However, UR’s popularity ratings have been steadily declining since the last State Duma polls in 2016, largely on the back of an unpopular pension reform, declining living standards and the 2020 recession triggered by the COVID-19 pandemic. The party’s ratings have dropped from 41% in 2016 to 28.3% in August. Over the same period, the KPRF’s ratings have more than doubled, to 17% in August from 7%. The government’s concern about retaining its majority is illustrated by the fact that the election authorities, which are not independent from the central government, during this election cycle have disqualified several popular KPRF candidates who are capable of challenging UR candidates.
How have the authorities gone about ensuring they secure another majority? In Moscow, the traditional epicentre of electoral protests, there have been few signs of the opposition preparing for the polls since at least March. Opposition activity is currently limited to calls from exiled and imprisoned organisers to vote against pro-government candidates. Some candidates not backed by the government are using their authorised meetings with the electorate as their only opportunity to criticise new restrictions on political competition and independent media. Meanwhile, for those seeking to express public discontent with the authorities, in recent months less visible, single person pickets have replaced larger rallies.
This situation has resulted from the government’s expanding crackdown on the opposition, on the right to protest, and on independent media. And while in previous years the government appeared to care about maintaining a semblance of free and fair elections, it is now increasingly willing to explicitly shut down independent media outlets and to launch legal proceedings against oppositionists who are already weakened and marginalised after years of state propaganda and efforts to make them irrelevant. After Navalny’s sentencing to more than two years in jail on questionable charges in early 2021, the authorities in Moscow alone have convicted and sentenced more than 6,000 participants in pro-Navalny rallies for joining the unauthorised protests, according to rights group OVD-info.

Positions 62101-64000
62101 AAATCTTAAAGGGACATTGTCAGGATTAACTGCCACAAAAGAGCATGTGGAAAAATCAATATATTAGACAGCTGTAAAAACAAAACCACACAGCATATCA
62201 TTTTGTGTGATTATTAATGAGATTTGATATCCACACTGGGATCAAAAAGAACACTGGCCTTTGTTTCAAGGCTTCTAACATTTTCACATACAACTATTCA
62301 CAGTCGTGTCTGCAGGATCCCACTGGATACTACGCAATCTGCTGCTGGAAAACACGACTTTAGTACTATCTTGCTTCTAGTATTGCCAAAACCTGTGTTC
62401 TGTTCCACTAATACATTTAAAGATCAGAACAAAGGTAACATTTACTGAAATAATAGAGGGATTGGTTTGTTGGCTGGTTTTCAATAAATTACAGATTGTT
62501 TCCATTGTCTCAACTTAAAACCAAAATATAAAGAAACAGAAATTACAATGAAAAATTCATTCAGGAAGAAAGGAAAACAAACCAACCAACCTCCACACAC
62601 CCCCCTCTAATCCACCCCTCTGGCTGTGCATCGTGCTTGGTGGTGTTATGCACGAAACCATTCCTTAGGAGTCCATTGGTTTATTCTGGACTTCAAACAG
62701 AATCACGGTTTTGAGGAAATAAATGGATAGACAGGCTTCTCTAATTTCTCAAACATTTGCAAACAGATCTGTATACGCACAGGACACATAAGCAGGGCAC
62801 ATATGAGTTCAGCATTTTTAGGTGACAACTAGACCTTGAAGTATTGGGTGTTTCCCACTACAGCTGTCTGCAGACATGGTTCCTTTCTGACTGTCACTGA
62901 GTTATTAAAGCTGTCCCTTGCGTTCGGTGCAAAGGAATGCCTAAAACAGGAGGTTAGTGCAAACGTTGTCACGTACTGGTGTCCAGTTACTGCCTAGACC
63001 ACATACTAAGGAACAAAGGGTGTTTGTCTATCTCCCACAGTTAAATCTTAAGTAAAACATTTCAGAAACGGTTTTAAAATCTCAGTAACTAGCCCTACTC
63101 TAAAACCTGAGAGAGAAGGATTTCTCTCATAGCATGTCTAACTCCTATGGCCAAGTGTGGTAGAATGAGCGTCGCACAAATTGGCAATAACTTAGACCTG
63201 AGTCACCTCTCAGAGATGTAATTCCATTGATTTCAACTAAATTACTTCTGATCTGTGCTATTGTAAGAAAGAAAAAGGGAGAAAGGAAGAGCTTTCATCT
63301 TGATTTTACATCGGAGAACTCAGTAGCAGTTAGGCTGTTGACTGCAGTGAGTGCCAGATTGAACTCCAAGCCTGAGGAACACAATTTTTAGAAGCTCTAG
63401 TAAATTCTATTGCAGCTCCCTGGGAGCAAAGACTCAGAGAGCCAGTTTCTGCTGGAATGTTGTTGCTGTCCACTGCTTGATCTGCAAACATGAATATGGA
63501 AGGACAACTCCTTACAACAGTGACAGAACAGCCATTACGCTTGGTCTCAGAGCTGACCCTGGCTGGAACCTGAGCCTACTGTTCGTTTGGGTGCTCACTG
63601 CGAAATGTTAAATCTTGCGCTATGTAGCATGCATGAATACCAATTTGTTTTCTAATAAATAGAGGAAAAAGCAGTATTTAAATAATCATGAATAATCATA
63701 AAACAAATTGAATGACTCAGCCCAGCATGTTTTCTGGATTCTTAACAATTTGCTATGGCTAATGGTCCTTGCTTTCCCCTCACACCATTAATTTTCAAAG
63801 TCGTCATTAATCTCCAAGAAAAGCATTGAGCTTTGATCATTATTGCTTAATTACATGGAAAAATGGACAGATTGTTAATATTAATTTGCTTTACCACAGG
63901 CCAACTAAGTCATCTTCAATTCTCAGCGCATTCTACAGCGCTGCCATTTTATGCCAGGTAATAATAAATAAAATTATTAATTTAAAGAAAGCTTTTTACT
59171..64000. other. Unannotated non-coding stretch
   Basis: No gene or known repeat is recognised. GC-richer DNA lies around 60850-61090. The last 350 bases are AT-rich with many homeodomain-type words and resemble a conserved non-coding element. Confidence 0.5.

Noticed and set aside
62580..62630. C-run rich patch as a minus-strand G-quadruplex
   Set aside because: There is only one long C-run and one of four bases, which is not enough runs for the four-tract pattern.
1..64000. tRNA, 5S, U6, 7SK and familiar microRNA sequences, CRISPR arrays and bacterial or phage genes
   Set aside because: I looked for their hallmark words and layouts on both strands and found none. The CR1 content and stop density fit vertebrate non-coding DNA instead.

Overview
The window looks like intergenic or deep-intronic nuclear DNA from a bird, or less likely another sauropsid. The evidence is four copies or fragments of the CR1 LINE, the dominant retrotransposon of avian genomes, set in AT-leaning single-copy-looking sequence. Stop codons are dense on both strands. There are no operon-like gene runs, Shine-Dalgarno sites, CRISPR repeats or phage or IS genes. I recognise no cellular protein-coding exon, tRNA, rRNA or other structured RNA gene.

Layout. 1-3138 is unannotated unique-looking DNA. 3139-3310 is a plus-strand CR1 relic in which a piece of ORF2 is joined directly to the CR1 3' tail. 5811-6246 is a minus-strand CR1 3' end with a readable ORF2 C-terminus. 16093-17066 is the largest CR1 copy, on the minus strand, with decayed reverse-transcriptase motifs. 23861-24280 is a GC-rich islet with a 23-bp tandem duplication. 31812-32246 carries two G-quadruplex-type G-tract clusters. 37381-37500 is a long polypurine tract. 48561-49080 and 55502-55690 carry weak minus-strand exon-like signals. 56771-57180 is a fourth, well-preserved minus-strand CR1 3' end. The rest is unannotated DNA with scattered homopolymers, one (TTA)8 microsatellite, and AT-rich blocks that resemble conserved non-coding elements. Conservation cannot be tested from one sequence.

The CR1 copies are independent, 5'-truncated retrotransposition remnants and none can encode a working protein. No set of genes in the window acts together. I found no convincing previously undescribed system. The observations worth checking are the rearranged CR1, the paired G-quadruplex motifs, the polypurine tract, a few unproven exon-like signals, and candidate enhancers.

The authorities in June also formally outlawed Navalny’s regional network of political organisers and investigative researchers by labelling them as “extremist” and banned anyone affiliated with them from standing in Russian elections. Such affiliation has so far applied to anyone who has donated money to his network, participated in his rallies, or even expressed support on social media for him and his anti-corruption and anti-government activity. According to election watchdog Golos, the extremist designation will deprive approximately 8% of Russians of the right to stand as a candidate in elections. The designation led dozens of Navalny’s allies to flee the country, and the election authorities to disqualify some of the key candidates of the Yabloko party – the only one of the 15 parties participating in the polls that is not aligned with the government.
The designation has also had a chilling effect on Navalny’s sympathisers, of which there weren’t many to begin with. According to a credible poll by the independent Levada Center, only 14% of Russians in June approved of Navalny’s work, down from 20% in September 2020. Now, anyone with links to Navalny and his network can face criminal prosecution. To make the ramifications of affiliation with Navalny clear, OVD-Info has reported that the authorities in August visited more than 1,400 people in at least 11 regions who had shown support for Navalny to question their relationship with the “extremist” network.
These tactics will almost certainly ensure another UR majority in the elections, with systemic or non-genuine opposition parties taking the few remaining seats. Although UR’s ratings are falling, more Russians (27%) would vote for it than for another party, according to a Levada Center poll. The population’s growing political apathy and disinclination to vote have and will likely continue to play well for the government.